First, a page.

Sure, the 8 rules of Fight Club were more entertaining than the ones I’ve listed, but hey, how about Remote Work: How to Work Productively from Home?
Remote Work Mistakes: Not Switching Your Camera On
Well, lean back and stay with me. Well, there’s this fantastic colleague of mine. She’s a great team leader and writer, and it is amazing being a part of her team. (I know how this sounds, but this is not even loosely based on me. Ok, maybe just a little, but only what’s about to come).
Every other day we have these ‘stand up’ meetings where we go over our progress and main pain points. Her camera is off. Then, there are meetings with clients, and I still cannot see her face. At last, one day, I was knee-deep in deadlines and needed just a short break with a familiar face and an ally against these mounting tasks.
So, I invited her for a 15 minutes long virtual coffee break. Again no camera. Not being one to shy away from curiosity, I finally asked why she always keeps her camera switched off. Her answer? Not camera ready. I took a peek at my video frame, and honestly, I was far from camera-ready. You might wonder what’s the point of my monologue right about now. Here it is.
Seeing familiar faces, even if through screens, helps us not feel alienated. And while letting your colleagues see your fabulous face is healthy for your coworker relationship, it will also help you get your message across in a much smoother way. So much of our intentions are hidden in non-verbal cues, that by switching your camera off, you’ll appear less persuasive than you’d like. Not to mention losing on transparency and visibility within your team.
Moral of my story? Keep your cameras on, dress ‘corporate clean’, and stop apologising for the distractions in the background – we’re in this together.
Bonus Tip on Remote Work Mistakes: Creating Ineffective To-Do Lists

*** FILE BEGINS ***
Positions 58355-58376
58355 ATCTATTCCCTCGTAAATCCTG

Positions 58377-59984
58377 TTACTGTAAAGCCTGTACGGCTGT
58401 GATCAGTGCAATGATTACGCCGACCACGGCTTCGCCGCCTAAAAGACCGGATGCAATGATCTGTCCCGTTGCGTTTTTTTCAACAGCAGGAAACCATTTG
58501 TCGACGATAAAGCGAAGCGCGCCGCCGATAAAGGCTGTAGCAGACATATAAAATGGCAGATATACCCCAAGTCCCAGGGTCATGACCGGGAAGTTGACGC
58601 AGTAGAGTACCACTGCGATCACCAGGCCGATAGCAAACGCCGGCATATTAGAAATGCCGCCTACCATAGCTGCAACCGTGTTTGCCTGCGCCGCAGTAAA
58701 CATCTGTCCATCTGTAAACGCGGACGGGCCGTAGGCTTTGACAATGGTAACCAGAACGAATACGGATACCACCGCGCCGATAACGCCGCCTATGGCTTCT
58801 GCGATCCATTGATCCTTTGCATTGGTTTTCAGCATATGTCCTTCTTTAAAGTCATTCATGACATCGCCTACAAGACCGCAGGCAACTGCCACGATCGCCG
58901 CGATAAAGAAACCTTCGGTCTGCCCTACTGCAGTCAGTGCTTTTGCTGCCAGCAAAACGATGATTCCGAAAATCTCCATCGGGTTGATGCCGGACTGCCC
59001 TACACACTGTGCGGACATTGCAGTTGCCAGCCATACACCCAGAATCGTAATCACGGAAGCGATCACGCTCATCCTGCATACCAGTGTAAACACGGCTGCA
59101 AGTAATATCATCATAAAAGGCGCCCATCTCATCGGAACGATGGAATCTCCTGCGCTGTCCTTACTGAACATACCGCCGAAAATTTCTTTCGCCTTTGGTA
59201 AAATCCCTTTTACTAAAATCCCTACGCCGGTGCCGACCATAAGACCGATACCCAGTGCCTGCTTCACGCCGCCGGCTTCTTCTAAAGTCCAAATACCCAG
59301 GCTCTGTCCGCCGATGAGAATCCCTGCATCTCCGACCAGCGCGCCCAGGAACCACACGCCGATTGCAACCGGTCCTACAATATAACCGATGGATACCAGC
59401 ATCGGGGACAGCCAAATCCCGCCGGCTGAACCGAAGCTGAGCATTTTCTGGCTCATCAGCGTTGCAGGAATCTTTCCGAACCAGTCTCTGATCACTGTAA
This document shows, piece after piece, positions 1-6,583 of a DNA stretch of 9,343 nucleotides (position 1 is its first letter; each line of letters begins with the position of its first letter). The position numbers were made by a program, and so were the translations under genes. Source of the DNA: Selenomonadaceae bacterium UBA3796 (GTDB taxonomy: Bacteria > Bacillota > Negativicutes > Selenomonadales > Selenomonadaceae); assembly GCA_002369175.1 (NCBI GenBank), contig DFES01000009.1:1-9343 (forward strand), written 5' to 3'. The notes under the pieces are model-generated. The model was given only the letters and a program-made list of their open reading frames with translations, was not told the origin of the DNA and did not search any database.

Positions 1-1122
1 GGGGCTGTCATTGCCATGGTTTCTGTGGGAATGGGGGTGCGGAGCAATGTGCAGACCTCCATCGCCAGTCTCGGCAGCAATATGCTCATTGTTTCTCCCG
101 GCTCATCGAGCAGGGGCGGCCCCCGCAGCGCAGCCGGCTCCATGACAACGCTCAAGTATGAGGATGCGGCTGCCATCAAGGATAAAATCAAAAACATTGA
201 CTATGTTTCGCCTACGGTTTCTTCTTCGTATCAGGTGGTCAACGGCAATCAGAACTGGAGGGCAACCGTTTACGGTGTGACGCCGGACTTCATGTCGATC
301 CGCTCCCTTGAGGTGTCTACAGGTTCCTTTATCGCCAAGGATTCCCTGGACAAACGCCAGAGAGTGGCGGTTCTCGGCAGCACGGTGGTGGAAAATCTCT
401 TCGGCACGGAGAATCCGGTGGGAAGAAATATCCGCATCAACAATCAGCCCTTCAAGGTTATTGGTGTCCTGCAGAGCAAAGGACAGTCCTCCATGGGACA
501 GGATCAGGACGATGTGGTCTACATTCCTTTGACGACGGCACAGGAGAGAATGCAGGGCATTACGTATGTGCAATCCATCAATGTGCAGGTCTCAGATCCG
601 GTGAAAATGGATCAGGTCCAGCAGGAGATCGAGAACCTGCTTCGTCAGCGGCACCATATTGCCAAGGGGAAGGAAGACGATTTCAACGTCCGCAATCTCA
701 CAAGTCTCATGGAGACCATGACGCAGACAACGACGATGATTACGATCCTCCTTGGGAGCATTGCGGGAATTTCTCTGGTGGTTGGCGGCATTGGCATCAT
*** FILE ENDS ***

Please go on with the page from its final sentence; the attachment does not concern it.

While yes, I am a sucker for a good to-do list – can’t help myself, the truth is they don’t always work. Sure, a good organisation is not only privy to remote work, but work in general. Yet, prioritising your tasks is a key to making it through the day, and wiping your Trello to-do list clean. So when do our to-do lists become monsters in disguise?
As a rule, your to-do list should not expand beyond what you can really achieve during your workday. By adding more to it, you are setting a trap for yourself. And Raymond Chandler was right when he said “There is no trap so deadly as the trap you set for yourself”. Trying to achieve more than possible, or getting lost in inefficient habits and tasks might leave us feeling drained and depleted. So, what is there to do?
Each day, when setting a to-do list, employ a simple ‘what will have the biggest impact’ method. Start by evaluating the list of things you need to finish and organise your tasks in order of importance. Once you do just that, ask yourself – are you the type of person who eats their favourite candy first, or leave it for the end. Depending on your answer, begin with tasks that will have the most impact on your productivity and morality levels. Oh, one more thing – for this to work, you need to complete your list every day.
ME Day Holiday
In 2015 we started a ME day holiday that celebrates what makes us unique – a day to admire all of our achievements, embrace our one-of-a-kind personalities and connect to what is really important to us. Schedule March 16th in your calendar as a day when you will make time to celebrate and share what makes you unique and indulge, nourish and develop your passions and skills. Encourage your friends and family to do the same, and don’t forget to share your ME Day experience with a #MEday hashtag on Facebook, Twitter or Instagram!